Analysis of mutations causing steroid 21-hydroxylase deficiency

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22 Scopus citations

Abstract

Steroid 21-hydroxylase deficiency is the most frequent cause of congenital adrenal hyperplasia, an inherited inability to synthesize cortisol. Mutations causing this disorder have been characterized by hybridization analysis of patient DNA samples using cDNA and oligonucleotide probes, and by cloning and sequencing of mutant 21-hydroxylase (CYP21B) genes. About 20% of mutant alleles carry a 30 kilobasepair deletion that includes the 3' end of the CYP21A pseudogene, the C4B complement gene, and the 5' end of CYP21B, leaving behind a single CYP21A-like gene that is not functional. Non-deletional mutations include a nonsense mutation at codon 318 that is associated with severe disease and missense mutations at codons 172 (isoleucine to asparagine) and 281 (valine to leucine) that are respectively associated with intermediate and mild deficiency states. All of these alleles have apparently resulted from gene conversion events that have transferred deleterious mutations from the CYP21A pseudogene to CYP21B. Thus, recombinations between CYP21A and CYP21B probably account for the majority of 21-hydroxylase deficiency alleles.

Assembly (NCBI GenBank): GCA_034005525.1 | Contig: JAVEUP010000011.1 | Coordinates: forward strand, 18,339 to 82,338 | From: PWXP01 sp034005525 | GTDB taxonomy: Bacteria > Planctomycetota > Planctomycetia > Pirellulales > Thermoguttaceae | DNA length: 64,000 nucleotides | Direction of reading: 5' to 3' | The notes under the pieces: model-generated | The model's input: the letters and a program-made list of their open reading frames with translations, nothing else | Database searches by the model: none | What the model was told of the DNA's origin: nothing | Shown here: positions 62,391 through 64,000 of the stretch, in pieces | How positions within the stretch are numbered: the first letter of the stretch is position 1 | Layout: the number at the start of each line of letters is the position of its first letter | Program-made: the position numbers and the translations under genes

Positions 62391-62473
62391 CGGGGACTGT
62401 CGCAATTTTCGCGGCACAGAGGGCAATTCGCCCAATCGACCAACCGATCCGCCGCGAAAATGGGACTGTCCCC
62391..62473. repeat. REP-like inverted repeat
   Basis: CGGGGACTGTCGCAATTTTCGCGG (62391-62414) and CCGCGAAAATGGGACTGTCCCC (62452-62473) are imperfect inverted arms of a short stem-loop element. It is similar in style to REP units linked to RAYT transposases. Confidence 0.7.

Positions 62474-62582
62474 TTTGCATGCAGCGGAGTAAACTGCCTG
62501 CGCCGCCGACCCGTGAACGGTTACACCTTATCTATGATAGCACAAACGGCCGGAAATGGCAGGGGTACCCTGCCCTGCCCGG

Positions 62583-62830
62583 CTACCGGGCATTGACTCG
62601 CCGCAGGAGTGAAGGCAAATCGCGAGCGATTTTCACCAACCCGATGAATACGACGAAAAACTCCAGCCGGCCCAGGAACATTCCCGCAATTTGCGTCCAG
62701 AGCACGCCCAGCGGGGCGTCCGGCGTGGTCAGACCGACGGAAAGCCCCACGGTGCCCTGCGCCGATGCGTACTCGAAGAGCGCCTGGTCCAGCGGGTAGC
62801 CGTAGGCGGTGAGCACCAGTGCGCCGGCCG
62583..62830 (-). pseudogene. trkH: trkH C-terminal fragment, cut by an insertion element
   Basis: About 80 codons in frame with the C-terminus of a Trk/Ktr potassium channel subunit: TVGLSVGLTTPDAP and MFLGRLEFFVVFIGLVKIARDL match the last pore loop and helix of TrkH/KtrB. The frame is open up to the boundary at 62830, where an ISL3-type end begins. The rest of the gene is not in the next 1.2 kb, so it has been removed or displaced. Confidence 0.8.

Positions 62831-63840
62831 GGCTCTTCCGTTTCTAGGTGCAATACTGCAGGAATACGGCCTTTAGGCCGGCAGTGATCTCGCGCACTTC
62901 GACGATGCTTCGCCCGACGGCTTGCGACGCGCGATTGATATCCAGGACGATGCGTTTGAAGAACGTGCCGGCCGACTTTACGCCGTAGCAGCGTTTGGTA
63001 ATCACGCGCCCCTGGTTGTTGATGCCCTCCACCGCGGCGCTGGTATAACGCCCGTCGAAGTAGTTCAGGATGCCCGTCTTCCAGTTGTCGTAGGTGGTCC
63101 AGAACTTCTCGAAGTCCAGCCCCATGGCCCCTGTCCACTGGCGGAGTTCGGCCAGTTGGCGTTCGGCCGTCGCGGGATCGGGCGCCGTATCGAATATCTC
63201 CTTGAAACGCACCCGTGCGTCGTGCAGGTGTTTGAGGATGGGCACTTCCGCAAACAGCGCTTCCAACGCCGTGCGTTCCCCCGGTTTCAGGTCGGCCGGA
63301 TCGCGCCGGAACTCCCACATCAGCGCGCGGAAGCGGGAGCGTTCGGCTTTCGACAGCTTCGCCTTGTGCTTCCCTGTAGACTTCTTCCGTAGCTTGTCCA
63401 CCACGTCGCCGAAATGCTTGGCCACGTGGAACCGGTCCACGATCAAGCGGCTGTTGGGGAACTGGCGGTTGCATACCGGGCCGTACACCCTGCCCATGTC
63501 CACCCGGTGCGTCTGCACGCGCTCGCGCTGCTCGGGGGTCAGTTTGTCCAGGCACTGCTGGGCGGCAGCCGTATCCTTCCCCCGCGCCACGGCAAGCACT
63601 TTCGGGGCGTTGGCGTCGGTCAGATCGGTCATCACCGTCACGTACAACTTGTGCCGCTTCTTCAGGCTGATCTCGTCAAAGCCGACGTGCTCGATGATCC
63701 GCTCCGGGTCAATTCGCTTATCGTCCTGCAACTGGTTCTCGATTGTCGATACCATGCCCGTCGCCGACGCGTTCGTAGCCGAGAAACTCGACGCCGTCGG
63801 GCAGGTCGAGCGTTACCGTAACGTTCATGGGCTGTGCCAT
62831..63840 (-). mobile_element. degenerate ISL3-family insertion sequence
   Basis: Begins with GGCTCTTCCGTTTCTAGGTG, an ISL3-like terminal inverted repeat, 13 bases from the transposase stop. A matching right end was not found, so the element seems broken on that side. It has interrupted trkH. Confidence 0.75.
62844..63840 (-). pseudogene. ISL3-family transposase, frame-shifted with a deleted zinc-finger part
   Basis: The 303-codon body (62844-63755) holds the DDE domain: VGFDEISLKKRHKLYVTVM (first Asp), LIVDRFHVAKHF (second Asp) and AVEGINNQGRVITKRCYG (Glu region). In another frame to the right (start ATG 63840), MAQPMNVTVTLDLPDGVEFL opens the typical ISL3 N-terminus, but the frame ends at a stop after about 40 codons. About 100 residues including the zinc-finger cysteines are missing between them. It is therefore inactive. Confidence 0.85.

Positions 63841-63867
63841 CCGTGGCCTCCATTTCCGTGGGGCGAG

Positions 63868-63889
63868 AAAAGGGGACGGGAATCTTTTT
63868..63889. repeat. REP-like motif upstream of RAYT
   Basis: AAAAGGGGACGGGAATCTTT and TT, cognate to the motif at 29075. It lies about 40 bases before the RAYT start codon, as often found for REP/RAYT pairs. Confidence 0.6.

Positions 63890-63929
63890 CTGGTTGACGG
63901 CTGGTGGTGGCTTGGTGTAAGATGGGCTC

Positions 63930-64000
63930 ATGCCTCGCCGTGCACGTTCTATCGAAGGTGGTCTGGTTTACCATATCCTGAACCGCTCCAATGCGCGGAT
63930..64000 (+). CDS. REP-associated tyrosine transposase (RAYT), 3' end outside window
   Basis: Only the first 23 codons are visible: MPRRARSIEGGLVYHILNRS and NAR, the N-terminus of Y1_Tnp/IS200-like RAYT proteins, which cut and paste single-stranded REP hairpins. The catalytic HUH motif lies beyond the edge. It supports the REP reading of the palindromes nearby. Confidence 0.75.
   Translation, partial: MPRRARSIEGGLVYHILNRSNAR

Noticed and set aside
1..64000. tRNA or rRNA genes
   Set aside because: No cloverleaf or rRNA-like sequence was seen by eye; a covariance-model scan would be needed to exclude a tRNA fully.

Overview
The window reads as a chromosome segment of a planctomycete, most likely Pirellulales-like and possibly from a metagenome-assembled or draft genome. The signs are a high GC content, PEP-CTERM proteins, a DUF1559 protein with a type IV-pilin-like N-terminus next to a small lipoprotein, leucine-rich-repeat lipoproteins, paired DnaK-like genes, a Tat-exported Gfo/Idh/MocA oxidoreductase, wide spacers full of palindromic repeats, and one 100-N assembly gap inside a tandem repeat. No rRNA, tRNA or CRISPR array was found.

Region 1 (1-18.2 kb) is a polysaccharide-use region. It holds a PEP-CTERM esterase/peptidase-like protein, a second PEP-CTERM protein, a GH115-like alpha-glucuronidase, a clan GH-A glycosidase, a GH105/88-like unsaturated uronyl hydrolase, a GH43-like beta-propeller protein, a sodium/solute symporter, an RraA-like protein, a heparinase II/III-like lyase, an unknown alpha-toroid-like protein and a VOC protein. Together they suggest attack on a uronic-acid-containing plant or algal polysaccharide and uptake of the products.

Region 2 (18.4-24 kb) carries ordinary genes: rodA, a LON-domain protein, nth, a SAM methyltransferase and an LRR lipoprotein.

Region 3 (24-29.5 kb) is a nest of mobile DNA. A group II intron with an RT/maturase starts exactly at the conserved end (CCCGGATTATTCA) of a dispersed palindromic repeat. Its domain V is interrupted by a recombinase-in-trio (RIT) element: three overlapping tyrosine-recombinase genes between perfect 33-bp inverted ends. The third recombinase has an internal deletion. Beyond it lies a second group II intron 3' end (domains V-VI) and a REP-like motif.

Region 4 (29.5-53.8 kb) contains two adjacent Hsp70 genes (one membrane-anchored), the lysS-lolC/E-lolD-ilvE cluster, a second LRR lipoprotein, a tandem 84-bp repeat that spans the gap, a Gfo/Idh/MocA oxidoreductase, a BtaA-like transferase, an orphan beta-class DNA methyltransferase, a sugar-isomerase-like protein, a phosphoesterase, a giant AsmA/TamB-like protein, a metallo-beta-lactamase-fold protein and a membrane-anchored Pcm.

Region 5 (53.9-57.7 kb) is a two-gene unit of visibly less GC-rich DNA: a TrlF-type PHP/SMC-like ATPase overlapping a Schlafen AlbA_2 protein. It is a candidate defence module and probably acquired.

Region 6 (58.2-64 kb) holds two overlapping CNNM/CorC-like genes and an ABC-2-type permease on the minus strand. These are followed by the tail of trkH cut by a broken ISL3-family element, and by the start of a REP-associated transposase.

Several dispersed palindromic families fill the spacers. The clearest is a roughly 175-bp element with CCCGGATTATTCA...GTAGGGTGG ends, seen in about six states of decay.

Original languageEnglish (US)
Pages (from-to)239-256
Number of pages18
JournalEndocrine Research
Volume15
Issue number1-2
DOIs
StatePublished - Jan 1 1989

ASJC Scopus subject areas

  • Endocrinology

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